It is of course not clear whether the court will change its mind from its initial decision in favor of Mrs. Severance, the landowner, but don't rely on my rough summary above to reach your own opinion on the matter. As indicated above, you can listen to the oral argument here.
This blog is an Amazon affiliate. Help support Land Use Prof Blog by making purchases through Amazon links on this site at no cost to you.
- Katherine Dentzman on A Coordinated Approach to Food Safety and Land Use Law at the Urban Fringe
- Jesse Richardson on Local Regulation of Hydraulic Fracturing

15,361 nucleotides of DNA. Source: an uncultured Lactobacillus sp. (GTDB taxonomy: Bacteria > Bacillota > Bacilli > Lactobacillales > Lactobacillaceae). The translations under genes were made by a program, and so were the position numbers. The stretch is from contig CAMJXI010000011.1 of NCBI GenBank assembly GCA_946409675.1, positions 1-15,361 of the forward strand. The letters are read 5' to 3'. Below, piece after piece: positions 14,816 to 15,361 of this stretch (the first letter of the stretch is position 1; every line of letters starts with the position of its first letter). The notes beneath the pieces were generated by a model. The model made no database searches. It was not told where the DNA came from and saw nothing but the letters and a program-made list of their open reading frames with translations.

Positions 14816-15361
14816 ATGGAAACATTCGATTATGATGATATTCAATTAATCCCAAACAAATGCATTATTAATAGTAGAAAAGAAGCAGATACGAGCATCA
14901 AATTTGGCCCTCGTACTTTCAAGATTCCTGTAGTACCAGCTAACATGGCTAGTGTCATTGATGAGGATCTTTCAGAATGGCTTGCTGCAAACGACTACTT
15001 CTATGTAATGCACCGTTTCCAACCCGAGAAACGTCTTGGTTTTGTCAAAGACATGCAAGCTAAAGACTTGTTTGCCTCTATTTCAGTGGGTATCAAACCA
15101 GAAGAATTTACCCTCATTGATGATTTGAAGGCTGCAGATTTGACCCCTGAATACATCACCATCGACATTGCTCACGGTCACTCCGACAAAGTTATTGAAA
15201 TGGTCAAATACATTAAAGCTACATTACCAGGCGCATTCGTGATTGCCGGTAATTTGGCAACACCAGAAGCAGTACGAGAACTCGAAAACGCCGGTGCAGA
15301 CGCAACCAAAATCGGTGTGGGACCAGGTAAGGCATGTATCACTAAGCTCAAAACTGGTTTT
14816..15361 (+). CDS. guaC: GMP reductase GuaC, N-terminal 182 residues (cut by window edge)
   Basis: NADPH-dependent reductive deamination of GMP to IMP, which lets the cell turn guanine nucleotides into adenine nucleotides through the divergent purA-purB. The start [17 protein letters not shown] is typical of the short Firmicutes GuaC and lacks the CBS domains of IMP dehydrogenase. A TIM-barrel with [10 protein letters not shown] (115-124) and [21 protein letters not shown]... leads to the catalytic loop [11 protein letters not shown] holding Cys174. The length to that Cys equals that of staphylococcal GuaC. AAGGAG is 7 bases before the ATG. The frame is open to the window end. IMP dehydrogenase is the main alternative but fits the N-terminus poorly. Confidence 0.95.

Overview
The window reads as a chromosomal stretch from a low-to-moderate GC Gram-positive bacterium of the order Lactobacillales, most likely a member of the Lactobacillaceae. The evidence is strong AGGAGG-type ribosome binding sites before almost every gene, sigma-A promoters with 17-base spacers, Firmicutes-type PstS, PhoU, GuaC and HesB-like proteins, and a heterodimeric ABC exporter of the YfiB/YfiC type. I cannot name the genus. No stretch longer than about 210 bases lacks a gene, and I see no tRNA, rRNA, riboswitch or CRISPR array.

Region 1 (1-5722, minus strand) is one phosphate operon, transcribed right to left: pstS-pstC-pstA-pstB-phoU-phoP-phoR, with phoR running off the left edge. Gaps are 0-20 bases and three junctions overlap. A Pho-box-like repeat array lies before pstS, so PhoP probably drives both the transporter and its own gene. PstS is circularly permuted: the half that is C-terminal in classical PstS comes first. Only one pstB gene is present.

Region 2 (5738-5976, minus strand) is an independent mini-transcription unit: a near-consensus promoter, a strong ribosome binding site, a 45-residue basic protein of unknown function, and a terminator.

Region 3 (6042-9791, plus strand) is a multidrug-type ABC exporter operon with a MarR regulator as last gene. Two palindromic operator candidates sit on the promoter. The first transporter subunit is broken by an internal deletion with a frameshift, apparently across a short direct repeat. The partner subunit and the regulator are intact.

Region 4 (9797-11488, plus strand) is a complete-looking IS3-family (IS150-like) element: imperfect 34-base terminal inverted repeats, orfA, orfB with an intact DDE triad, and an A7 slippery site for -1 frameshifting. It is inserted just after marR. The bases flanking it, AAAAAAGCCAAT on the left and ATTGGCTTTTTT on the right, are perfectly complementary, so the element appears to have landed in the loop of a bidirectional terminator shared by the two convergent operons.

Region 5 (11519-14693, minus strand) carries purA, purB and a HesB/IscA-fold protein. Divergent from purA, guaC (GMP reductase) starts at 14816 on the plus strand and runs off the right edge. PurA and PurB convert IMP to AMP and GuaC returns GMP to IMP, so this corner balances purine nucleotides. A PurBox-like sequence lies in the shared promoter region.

- Jamie Baker Roskie on Local Regulation of Hydraulic Fracturing
- Samuel on Schleicher and Rauch on local regulation of the sharing economy
- Timothy Wayne George on Is Reed v. Town of Gilbert an important sign case?
- Water Down Under: A Report from Australia by Barb Cosens: Post 2: Comparative Water Law: Australia and the western United States or Conversations with Claire
- APA Planning & Law Division's Smith-Babcock-Williams Student Writing Competition now accepting entries
- Jan 30 - Boston U Law - The Iron Triangle of Food Policy - AJLM Symposium
- "Basic Human Right" to Farm Your Lawn?
- CFP: Fordham Law: Sharing Economy, Sharing City: Urban Law and the New Economy